The Travel Journal Logo


talapus lake

Mt Baker-Snoqualmie National Forest

When we went to Talapus Lake, the parking lot was overcrowded. Steve's car nearly bottomed out in the grassy area that was available. Another spot opened up and we were ready to go, but in the confusion I left the guide book in the trunk of the car.

The day was crisp and cold but the sun was bright and we warmed up quickly as we walked along the trail. We chatted about memories of other hikes, walking up hill and when the trail split off, following the sign that pointed toward the closer of the two lakes.
By the time we reached the lake we were ready for lunch. We ate sandwiches and fruit for a sweet, thirst quenching feast. When we were done, we continued on but discovered that the trail ended part of the way around the lake. We headed back along different trail than we had used to get to the lake but it headed in the same general direction. Then we headed down the hill along what appeared to be the main trail.
After a while nothing seemed familiar. The trail was too steep and I wondered if we had gone the wrong way. We asked the first group of hikers we passed whether they were coming from the parking lot. They said that they were and so we kept going down the hill. Still it seemed wrong and we wondered amongst ourselves whether there was a second trail to the parking lot. I had looked through my pack in vain to find the guidebook.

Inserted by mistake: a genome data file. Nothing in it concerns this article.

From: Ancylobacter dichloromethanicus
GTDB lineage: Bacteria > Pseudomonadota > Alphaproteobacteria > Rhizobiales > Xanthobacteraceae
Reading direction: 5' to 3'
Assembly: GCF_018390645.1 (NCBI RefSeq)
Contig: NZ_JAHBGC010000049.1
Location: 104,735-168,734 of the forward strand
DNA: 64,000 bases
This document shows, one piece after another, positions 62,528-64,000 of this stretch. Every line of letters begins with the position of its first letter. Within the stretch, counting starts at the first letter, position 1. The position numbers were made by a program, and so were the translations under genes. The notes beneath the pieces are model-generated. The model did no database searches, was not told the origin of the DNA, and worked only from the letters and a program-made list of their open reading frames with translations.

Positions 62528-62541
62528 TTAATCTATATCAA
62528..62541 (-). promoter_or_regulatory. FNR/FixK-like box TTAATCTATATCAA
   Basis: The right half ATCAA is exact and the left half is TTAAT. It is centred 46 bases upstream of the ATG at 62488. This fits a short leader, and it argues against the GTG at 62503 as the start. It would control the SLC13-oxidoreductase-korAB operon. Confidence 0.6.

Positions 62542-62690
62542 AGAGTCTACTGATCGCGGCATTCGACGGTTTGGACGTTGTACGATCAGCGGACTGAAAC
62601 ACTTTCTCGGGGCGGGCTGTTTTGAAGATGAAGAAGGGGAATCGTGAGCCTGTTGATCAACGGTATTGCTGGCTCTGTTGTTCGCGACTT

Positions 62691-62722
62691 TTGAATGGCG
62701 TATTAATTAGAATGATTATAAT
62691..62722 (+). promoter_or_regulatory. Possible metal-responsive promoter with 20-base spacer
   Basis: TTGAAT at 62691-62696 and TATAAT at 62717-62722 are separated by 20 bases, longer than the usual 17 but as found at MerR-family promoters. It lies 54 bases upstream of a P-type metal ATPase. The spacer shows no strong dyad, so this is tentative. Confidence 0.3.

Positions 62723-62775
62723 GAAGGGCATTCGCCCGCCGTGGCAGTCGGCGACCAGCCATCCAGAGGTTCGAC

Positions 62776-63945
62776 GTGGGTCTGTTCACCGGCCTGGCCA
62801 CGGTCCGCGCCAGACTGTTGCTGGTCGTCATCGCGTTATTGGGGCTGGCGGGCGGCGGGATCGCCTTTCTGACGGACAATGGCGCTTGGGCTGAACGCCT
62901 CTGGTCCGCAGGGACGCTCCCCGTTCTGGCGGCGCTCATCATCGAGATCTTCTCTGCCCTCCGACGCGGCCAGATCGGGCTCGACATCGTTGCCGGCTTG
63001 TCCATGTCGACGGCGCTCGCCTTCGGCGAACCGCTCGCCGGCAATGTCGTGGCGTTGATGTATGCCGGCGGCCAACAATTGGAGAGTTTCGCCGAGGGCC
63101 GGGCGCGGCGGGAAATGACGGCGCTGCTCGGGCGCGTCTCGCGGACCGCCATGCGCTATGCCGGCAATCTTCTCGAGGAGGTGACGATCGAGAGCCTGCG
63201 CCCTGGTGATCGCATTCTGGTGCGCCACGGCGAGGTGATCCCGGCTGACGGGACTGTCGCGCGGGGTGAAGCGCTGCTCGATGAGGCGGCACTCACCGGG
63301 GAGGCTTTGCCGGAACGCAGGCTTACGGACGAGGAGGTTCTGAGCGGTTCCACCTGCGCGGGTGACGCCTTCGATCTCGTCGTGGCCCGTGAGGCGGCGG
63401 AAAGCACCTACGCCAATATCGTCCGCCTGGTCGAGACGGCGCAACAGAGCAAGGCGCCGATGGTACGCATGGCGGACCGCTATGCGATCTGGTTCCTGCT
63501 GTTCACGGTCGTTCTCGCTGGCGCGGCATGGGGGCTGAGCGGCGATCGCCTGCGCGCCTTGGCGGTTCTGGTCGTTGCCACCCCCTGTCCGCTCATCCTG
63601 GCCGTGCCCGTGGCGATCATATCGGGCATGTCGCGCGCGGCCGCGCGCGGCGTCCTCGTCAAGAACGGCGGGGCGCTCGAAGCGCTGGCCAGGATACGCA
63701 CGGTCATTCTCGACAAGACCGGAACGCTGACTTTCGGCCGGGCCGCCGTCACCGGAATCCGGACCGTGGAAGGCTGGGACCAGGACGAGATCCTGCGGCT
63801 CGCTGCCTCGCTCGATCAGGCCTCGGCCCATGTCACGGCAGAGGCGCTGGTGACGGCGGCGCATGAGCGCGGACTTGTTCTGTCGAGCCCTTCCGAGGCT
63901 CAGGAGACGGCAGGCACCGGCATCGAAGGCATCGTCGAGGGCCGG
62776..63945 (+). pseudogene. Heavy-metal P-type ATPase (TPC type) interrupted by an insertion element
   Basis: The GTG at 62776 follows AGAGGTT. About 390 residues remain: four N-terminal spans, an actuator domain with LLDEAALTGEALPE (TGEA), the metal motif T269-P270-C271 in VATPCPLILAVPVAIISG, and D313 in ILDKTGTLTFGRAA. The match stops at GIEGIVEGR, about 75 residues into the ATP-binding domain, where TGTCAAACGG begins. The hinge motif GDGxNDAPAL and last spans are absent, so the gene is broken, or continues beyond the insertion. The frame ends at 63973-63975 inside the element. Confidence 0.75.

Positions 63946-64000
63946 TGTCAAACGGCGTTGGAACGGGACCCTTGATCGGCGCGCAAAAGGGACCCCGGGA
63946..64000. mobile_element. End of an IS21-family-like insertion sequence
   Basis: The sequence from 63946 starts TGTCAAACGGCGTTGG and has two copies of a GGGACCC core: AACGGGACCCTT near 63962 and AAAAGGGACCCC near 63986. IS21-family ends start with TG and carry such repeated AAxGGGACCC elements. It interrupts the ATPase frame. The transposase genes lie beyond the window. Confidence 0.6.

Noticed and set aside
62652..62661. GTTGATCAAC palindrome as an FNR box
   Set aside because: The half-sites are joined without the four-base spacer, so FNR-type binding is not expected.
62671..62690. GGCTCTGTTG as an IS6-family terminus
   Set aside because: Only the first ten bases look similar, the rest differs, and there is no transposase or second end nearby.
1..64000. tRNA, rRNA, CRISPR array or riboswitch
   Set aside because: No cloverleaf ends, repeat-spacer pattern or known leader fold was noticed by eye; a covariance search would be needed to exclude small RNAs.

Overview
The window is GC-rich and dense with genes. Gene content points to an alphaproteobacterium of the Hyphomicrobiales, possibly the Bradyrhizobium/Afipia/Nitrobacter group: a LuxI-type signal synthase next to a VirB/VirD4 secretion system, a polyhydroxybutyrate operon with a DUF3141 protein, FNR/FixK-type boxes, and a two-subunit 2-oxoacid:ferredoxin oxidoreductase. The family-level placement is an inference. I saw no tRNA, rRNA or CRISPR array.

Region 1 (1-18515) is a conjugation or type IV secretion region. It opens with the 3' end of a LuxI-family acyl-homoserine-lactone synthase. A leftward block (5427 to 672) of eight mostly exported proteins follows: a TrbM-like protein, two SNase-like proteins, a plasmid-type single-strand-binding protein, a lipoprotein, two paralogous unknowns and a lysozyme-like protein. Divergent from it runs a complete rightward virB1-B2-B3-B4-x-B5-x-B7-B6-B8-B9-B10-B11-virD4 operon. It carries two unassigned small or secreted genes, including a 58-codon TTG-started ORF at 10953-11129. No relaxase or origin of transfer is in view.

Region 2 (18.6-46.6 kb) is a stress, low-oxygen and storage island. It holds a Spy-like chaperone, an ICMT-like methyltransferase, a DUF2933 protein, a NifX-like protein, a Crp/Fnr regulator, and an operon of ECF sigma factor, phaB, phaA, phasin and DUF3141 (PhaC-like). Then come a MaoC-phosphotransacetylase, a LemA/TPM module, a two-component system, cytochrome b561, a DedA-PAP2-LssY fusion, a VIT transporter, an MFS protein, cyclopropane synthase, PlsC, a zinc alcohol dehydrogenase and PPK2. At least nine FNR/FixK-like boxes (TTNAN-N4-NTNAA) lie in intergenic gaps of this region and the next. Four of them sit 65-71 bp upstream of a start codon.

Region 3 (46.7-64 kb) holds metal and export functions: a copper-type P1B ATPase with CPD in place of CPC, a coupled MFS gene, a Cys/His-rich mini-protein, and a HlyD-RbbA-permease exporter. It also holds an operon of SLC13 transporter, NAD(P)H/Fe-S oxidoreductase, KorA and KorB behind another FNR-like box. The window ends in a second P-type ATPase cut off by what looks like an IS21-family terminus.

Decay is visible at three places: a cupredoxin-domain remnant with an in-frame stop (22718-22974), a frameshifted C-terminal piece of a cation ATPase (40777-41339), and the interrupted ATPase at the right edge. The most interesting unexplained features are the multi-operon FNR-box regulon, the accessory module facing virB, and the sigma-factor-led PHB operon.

Finally another hiker passed and we asked specifically if this was the trail to the Exit 45 Talapus Trailhead parking lot.
He said, "No, it's the trail to the Exit 47 Pratt Lake Trailhead parking lot." Then he inquired whether we had flashlights with us, because the sun was getting low in the sky and we had a long way to walk back to the right trailhead.
The climb back up that hill was long and steep enough to have me panting. When we reached the top of the hill, we realized that we should have taken the less used trail. At that point we relaxed a little and as we passed various landmarks we had seen on the way up, we mentioned that fact to each other.
We estimated that we had walked nine miles that day, including the long hill to Pratt Lake. When we opened the trunk to the car, the guidebook was exactly where I had put it in a moment of absent-mindedness. The description in the book mentioned that there were many interconnected trails in the area.

Getting lost was a little bit unnerving, but even if we had had to spend the night out we had a flashlight, warm clothing and snacks. It was all part of the fun.

Be Aware

Navigation:Crisscrossing trails require careful attention to avoid getting lost or taking a long hike back to the car

Muddy terrain: The trails can be wet and muddy in places depending on time of year.

1973 Opel GT


Official Site



Ability Multimedia - Seattle Web Design
Copyright © 2012 USA, Ability Multimedia